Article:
Top 10 Ancient Egyptian Symbols and Their Meanings Explained

Learning about the ancient Egyptian culture is all about understanding the importance of their divine pantheon, as well as their traditions. While it might not be easy for those who are just getting started, there are a few guides to help give you a general idea of ancient Egyptian culture.

For example, if you want an easier means of understanding what certain things meant to them, it’s a good idea to research various ancient Egyptian symbols and their meanings. Not only is it a curious look into ancient Egyptian culture, but it also sheds light on certain aspects of their lives. If you want to learn more about how the ancient Egyptians lived, here are the top Egyptian symbols—and their meanings explained.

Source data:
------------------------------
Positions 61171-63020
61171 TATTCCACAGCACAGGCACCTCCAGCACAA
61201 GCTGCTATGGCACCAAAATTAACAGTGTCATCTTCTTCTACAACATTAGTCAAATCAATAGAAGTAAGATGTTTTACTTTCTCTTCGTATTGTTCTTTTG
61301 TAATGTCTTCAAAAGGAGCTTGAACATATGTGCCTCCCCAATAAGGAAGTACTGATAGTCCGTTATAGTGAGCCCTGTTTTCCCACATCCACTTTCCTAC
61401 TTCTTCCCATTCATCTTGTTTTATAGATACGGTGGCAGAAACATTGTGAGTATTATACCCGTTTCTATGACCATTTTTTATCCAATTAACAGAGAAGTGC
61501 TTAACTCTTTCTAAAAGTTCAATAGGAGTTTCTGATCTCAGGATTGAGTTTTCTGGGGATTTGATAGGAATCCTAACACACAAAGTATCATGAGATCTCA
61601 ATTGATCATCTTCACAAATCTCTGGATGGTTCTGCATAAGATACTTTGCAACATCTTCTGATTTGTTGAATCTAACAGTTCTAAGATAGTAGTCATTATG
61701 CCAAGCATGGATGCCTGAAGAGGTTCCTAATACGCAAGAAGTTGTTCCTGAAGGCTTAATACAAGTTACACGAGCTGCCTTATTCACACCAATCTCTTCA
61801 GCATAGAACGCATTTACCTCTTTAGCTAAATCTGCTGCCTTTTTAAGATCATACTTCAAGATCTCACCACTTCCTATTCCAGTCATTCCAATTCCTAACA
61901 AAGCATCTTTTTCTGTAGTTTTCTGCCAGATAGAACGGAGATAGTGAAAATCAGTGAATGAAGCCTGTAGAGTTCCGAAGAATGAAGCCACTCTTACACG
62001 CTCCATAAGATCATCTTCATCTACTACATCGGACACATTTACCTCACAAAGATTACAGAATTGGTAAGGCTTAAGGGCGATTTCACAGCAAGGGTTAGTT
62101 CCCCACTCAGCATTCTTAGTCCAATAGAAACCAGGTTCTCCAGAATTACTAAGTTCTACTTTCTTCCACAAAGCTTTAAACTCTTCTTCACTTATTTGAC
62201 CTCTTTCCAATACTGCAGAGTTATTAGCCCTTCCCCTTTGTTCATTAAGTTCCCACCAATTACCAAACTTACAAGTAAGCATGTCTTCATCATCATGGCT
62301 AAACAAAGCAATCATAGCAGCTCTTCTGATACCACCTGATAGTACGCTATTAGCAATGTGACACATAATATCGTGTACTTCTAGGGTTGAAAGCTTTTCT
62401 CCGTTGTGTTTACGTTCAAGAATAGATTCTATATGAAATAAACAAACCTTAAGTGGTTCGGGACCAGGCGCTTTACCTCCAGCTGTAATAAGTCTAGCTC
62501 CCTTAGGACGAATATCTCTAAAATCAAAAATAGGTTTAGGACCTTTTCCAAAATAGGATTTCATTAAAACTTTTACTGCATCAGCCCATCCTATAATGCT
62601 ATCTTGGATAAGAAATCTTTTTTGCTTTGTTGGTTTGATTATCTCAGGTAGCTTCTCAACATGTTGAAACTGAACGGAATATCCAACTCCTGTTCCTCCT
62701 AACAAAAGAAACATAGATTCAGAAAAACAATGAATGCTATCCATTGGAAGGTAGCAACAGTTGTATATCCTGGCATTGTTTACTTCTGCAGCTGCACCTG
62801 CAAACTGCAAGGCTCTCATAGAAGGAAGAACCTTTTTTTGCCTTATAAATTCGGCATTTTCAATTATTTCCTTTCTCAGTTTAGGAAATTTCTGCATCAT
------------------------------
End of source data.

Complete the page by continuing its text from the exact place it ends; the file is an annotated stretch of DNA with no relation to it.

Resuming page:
The Eye of Horus

Symbolizes thriving health and protection

Horus is said to have the sun and the moon as his right and left eyes respectively. The Eye of Horus is a symbol of the moon, and it’s meant to be a symbol of protection. While Horus is seen as a god of war, the symbols of Horus are also seen as a protection from wars and disease.

The story behind the Eye of Horus as a means of healing came from the story of Horus and Seth. In a battle over their father, Seth injures the left eye of Horus. Toth (another god) was able to use magic to heal the eye of Horus, though Seth then used the eye to bring their father, Osiris back to life. Such is the reason why most stories involving the Eye of Horus involves protection and healing.

The Eye of Ra

Symbolizes the sun